CABE urban design summer school
CABE and its partners developed the urban design summer school in response to the need for an accessible, intensive urban design learning event.
Since it was launched in 2004, a total of 775 delegates have attended a CABE urban design summer school. Feedback from delegates has always been extremely positive, justifying its position as one of CABE’s ‘flagship’ learning programmes. On the following pages you can find out about the individual summer schools: locations, details of recent programmes as well as some of the presentations.
Spread over four days, the summer school acts as a hothouse, helping people develop the knowledge, skills and passion to confidently create successful places, whether in an urban, sub-urban or rural context. It is a unique learning forum, bringing together different disciplines to share learning, strengthen networks and enhance multi-disciplinary team working, both at the school and back in the workplace.
At the time of writing, MADE, who led the consortium that delivered the 2010 school, are intending to run an international urban design summer school in June 2011. Details can be found at www.made.org.uk
Learning from real places
Every year the urban design summer school moves to a different location, identifying new design challenges and contexts to explore from towns, cities and regions across England.
Each day focuses on a different stage of the design process, looking at the issues at different scales. In the process delegates get the opportunity to experience a range of activities and approaches, all aimed at making learning as effective and enjoyable as possible, including:
Keynote and high-profile speakers address the whole school, providing the bigger picture and inspiration from delivered projects throughout the UK and beyond.
On the first day delegates observe and analyse parts of the host city to develop a common understanding of what works and what doesn’t.
The big design project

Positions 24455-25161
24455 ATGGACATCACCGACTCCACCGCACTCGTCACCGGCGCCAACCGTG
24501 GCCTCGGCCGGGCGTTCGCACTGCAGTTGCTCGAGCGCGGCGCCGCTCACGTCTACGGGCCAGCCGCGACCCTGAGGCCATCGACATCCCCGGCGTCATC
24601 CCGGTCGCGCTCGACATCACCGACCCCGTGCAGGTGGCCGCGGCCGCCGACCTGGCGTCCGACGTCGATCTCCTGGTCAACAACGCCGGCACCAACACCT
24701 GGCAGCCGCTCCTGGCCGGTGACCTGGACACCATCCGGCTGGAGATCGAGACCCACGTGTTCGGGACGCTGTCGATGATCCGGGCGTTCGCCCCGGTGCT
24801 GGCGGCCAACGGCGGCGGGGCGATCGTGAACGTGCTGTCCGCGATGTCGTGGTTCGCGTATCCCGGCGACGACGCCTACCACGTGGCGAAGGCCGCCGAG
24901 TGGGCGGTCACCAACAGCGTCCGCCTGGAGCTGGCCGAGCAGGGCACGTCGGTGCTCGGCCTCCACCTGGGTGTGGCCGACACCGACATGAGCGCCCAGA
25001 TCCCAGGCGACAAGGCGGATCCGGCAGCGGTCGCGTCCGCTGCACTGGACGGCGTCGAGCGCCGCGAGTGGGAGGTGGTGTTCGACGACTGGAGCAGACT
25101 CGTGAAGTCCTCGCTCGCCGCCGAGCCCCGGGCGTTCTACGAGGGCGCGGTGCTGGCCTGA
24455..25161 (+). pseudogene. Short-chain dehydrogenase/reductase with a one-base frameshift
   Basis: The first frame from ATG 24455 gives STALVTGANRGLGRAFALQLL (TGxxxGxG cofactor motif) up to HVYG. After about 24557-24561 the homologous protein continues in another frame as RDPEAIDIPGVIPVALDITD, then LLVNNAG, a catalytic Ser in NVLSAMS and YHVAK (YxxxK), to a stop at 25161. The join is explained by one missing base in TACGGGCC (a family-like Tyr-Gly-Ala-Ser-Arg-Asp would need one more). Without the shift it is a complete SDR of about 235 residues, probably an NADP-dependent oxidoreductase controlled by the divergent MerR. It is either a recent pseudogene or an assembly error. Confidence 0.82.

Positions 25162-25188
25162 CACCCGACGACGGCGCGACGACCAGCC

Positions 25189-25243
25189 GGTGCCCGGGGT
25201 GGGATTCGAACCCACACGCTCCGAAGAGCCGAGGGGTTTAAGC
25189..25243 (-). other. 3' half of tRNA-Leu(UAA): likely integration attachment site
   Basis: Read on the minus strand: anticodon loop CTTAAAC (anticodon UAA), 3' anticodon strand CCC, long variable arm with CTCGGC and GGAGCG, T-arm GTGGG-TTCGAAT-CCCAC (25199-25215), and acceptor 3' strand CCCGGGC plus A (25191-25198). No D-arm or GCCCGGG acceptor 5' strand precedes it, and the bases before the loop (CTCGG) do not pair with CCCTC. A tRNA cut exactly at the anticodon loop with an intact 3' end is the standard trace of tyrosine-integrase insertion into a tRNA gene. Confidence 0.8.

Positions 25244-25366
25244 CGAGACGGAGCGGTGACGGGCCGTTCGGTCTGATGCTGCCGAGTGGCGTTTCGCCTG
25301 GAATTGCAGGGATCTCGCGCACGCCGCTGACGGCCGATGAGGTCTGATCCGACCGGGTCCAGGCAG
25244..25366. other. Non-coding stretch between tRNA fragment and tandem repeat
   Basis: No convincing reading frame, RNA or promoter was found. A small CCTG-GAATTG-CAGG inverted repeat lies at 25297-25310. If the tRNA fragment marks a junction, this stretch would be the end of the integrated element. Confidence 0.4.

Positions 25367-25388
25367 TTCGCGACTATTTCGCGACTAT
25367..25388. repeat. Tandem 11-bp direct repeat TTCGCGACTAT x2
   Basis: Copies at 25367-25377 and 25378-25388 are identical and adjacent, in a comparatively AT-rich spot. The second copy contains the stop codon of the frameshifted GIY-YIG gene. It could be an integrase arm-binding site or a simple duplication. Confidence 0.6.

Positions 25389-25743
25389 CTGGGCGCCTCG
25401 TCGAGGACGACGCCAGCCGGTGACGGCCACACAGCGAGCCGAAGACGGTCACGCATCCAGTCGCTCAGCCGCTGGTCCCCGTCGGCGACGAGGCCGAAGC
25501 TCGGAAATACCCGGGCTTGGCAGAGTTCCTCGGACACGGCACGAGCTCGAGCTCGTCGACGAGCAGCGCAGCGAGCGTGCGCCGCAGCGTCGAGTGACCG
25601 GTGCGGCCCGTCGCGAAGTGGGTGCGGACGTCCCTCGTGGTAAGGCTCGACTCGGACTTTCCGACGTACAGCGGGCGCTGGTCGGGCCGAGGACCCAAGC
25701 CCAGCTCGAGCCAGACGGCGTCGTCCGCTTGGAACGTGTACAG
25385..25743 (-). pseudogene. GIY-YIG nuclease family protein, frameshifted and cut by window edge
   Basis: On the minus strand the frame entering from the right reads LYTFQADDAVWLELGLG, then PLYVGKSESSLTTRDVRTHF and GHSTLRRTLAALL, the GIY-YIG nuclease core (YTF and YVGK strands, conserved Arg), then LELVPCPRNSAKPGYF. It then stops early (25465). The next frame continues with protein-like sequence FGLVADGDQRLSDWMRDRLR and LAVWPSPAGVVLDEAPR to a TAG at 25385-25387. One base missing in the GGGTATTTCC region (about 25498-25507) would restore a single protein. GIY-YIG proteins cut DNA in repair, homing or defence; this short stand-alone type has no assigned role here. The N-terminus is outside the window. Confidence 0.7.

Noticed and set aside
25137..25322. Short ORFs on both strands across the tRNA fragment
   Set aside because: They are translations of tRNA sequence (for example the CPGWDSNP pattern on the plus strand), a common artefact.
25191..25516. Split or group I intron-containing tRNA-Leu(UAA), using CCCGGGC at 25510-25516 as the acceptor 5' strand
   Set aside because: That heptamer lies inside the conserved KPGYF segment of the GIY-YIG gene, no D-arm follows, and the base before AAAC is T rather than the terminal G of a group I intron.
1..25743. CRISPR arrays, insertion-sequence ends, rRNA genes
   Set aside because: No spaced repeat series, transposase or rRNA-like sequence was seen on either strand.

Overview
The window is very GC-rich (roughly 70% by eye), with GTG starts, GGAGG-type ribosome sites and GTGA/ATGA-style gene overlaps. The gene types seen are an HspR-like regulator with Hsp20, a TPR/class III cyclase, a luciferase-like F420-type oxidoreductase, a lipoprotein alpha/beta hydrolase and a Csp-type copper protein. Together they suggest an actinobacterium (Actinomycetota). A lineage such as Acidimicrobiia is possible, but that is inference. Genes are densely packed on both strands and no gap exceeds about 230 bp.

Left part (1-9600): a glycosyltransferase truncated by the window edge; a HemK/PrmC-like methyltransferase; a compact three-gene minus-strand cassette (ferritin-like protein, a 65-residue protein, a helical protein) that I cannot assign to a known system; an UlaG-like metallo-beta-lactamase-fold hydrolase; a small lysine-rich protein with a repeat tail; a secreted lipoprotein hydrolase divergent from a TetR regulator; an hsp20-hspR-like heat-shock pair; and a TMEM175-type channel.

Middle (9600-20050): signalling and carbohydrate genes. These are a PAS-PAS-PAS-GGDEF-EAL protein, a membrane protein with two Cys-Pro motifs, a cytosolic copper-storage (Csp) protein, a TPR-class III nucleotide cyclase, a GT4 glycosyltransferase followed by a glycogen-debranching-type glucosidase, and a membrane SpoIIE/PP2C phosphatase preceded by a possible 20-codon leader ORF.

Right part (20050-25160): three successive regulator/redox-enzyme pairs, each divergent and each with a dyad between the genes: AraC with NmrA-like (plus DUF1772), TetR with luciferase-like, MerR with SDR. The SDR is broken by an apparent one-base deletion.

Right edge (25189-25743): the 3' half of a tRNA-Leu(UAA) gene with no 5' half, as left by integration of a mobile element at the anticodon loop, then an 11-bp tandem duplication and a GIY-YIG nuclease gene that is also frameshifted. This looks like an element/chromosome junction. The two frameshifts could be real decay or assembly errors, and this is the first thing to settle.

This hands-on workshop, which continues throughout the programme, introduces delegates to a real development site nearby. Drawing on the theme of each day, delegates then work in groups to develop an urban structure and layout for the site, and also to design one of the public spaces of their masterplan in more detail.
The site visit is the starting point, helping delegates gain an understanding of the project site and assess the qualities of the place.
Additional group work sessions provide opportunities to learn from the perspectives of fellow delegates and offer direction in taking the learning back to their workplaces.
Shop for skills
At various points delegates select workshops to pick up specific urban design skills based on their particular needs and interests. Topics focus on skills related to analysis, design, presentation and delivery.
Anatomy of a development
Using a key local development to identify the critical factors in the delivery process that reinforce or undermine quality, calling witnesses from the various stakeholders that shaped the new place and examining alternative strategies.
Although the programme has evolved over time, in response to new and emerging themes and challenges, at the core of all summer schools is a focus on:
- Individual delegates’ learning
- the role of design and sustainability at all stages of the development process
- design at different scales: the ‘big picture’ and the detailed one
- raising commitment to the quality of design
- gaining insights through the sharing of delegate experiences
- promoting your professional effectiveness through action planning
- networking and post-school sessions.
Find out about past programmes
There have now been seven CABE urban design summer schools. More information about each can be found on the following pages:
- 2004 – 2006 in Ashford, East Lancashire and Plymouth
- 2007 in Birmingham
- 2008 in Newcastle
- 2009 in Bristol
- 2010 in Birmingham